Fluorescent tomato sauce for the pies sold at the SCG this week would have been a great promotion for both Heinz and the Jane McGrath Foundation.
However, in mid year when the sauce for my McDondald’s fries was fluro pink - it was cause for real concern. On inspection, the packaging on the faulty product read “Heinz, manufactured in Qingdao”. You may remember Qingdao as the coastal city engulfed in fluro green seaweed prior to the China Olympic Yachting events.
I have visited Qingdao several times as my brother teaches at a Qingdao University. Whilst the area is less polluted than other areas of China, the tomato farms are small and fragmented compared to their Australian counterparts. As such, quality control of herbicides, pesticides and fertiliser would be almost impossible. Whilst Qingdao factories, although not old, operate without the environmental, labour and consumer protection laws that exist in Australia.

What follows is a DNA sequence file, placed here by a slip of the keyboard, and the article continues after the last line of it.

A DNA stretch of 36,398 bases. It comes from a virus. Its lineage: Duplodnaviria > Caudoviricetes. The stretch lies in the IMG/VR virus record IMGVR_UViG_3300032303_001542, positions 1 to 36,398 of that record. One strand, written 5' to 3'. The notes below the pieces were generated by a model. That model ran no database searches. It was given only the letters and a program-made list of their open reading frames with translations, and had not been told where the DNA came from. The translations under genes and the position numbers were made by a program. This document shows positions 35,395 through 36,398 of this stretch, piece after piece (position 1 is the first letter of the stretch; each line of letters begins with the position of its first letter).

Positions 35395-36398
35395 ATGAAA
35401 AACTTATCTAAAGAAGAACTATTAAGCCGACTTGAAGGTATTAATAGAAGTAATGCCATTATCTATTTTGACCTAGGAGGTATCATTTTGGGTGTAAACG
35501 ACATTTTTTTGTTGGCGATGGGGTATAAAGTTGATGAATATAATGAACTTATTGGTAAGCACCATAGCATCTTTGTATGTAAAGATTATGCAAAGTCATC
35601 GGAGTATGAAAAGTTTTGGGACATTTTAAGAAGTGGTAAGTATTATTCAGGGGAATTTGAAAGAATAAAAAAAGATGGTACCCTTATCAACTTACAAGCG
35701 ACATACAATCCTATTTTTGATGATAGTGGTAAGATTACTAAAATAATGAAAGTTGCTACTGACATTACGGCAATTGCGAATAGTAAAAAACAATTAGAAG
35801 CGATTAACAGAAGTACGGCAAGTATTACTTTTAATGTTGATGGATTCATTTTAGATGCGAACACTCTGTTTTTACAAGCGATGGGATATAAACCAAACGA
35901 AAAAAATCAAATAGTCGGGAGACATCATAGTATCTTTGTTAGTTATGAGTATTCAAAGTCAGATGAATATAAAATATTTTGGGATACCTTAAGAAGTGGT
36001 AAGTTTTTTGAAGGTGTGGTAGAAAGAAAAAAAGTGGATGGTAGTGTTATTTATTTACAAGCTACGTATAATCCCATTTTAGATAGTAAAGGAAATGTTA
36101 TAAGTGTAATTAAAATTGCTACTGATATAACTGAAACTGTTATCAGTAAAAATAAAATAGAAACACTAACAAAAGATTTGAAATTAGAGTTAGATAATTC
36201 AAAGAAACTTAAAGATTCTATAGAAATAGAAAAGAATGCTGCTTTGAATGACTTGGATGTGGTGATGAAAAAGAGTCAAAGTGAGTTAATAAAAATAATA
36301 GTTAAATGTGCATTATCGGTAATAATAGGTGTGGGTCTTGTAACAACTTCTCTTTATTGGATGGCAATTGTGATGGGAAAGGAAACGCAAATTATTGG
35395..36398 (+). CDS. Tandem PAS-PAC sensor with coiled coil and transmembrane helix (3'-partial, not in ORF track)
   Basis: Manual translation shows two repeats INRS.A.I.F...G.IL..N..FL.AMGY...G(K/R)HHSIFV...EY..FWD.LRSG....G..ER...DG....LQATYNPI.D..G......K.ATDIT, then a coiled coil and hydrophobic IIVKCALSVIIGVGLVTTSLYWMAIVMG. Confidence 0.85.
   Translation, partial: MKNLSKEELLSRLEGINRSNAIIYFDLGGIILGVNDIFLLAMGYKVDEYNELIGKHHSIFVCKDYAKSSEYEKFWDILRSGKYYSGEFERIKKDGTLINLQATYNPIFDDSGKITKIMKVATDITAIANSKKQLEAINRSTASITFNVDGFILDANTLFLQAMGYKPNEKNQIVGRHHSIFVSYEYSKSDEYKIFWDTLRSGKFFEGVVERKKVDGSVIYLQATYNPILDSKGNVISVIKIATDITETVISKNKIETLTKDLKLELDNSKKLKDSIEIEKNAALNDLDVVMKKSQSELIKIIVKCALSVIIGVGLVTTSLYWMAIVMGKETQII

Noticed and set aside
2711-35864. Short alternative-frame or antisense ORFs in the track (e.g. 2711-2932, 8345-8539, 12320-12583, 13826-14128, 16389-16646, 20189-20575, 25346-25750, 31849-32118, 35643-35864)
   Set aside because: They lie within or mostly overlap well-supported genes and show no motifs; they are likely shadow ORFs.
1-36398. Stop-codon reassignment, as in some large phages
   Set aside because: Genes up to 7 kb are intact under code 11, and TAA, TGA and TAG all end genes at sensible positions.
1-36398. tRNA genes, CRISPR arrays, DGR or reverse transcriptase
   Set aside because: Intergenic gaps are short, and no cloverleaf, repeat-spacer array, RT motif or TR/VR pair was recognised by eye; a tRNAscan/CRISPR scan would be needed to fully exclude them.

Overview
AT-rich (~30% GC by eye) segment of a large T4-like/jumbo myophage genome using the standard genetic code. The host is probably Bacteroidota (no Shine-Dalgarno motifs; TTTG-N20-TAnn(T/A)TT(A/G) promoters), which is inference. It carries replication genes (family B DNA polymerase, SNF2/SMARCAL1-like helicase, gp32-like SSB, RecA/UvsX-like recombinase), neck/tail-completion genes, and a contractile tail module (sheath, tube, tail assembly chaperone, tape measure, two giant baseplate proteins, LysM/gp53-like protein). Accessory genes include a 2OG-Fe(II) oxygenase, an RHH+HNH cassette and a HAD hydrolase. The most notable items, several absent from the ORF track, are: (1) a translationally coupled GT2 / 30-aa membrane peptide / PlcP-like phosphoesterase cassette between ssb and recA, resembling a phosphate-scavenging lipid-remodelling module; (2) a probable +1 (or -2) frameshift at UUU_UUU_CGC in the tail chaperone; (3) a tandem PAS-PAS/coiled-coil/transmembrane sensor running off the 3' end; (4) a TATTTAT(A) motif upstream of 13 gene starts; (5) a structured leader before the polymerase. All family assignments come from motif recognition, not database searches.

I did live in hope that we wouldn’t go the way of US schools, but I guess it was always going to be a bit difficult to resist. News that “leading educators” (are these official titles?) are willing to back sponsorship of schools by food companies such as McDonalds, and other commercial brands, puts children at more risk than simply being exposed to what Institute of Public Affairs executive director John Roskam says will be “five minutes of advertising a day”.
Of course, numeracy and literacy programs are critical, but at what cost?